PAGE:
You need to submit a floor plan with house orientation, roof insulation values, wall construction and insulation values, window sizes, window type with U-values and solar shade coefficient, and interior elevations (illustrating ceiling heights). You need to let us know of any additional expected internal heat loads (computers, flat screen TV’s, electronics, etc.) that will be added to the home. We also need know if the customer is satisfied with the standard model energy code design conditions (104 degrees outdoor dry bulb, 75 degrees indoor dry bulb, 66 degrees indoor wet bulb). Lastly we need to know if the customer wants gas equipment or heat pump.
Yes, very much so. Example: Take a house that has 400 square feet of glass with no porch facing west versus the same house but with the windows facing north. The house with the west facing windows will need roughly 2.5 tons more cooling capacity than the home with the north facing windows.
Fresh air intake is a code requirement. The code says that we must provide 15 CFM per bedroom plus one of fresh outdoor air for the home. Example: A home with 4 bedrooms must have 75 CFM of fresh air. New homes must have fresh air intakes because they are built much more air tight than they were in the past. Fresh air intakes are ducted into the return air of the air conditioning system and the fresh air is then filtered through the systems filter.
Transfers are a means of returning air supplied to a room back to the system’s main return(s). Only about 100 CFM of air can undercut doors and make it back to the main return(s). Any room that has more than 100 CFM of air supplied to it must have a transfer in order to get this air back. If air supplied to a room cannot get back to the return, the supply air quantity will be reduced and the room will become uncomfortable. Also, the area where the main house return(s) is/are located will become negatively pressured, which can back-draft fireplaces and increase outdoor dust and air infiltration.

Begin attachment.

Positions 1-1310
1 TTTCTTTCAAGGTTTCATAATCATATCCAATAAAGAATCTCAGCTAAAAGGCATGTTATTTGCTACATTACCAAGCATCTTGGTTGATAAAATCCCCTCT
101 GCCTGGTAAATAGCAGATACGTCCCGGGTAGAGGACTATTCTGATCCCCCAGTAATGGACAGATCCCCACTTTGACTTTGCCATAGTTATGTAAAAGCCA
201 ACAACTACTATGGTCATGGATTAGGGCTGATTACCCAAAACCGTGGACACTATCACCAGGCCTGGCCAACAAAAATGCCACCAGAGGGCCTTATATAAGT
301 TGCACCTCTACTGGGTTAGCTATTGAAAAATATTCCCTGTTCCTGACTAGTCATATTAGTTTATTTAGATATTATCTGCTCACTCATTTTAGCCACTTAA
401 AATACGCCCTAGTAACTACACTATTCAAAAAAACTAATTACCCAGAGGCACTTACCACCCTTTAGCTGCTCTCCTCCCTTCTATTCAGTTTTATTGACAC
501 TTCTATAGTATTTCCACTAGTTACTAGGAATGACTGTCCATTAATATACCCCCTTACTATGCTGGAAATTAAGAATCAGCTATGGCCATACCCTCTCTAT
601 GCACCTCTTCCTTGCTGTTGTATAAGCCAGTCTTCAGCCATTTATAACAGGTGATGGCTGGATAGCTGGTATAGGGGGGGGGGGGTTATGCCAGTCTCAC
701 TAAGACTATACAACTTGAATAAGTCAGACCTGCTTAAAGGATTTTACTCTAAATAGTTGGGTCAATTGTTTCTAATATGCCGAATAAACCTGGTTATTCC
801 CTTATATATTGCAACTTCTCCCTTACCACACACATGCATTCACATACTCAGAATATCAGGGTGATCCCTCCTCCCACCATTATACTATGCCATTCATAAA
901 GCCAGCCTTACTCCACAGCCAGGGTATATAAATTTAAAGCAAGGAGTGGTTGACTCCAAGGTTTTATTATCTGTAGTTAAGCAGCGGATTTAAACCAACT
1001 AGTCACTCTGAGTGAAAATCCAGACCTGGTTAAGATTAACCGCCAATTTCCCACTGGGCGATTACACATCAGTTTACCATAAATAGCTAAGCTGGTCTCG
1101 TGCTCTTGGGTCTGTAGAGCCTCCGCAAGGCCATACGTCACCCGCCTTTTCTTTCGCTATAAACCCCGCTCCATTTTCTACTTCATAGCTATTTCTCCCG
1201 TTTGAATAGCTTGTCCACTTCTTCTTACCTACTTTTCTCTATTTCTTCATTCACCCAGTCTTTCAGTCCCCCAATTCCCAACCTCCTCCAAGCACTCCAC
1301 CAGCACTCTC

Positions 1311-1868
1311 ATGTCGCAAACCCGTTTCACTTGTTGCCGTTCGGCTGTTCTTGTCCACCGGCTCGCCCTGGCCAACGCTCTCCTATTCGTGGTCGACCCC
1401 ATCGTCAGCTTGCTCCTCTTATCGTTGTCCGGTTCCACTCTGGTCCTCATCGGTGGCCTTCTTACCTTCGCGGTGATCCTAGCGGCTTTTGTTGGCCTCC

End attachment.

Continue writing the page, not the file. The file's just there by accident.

ESP uses Manual J load calculation to size all of the systems we install. The design conditions that ESP are:
104 degrees Outdoor DB (Dry bulb) with 75 degrees Indoor DB, 67 degrees Indoor WB (wet bulb). These design conditions/standards are per the model energy code and will be used exclusively unless more stringent standards are requested by the contractor before the system designed.
Physics. Hot air rises, cold air falls. This is why ESP recommends separate systems for upstairs and downstairs or zone controls. It is impossible to have a balanced, comfortable system in a two story house with one unit and no zone control. Many HVAC contractors wrongly install one unit on a two story house as a way to save money. While this does indeed save on the initial cost, it will lead to an uncomfortable home that is impossible to balance. We are only interested in happy and comfortable customers. This is why we will not install a single unit on a two story application unless it is equipped with an electronic zone control system.
You should never close more than one register in your home if the air conditioning system was installed by ESP. If your duct system was not installed by ESP, you should not close any registers. CLOSING OFF REGISTERS DOES NOT SAVE ENERGY! If you close off air to rooms they will still have heat gain from the outside. This heat gain is transferred to the rest of the house through doors, walls, ceilings, etc. This heat gain will cause your unit to work just as hard as if all the registers were open. There is no energy savings to be gained from closing off registers.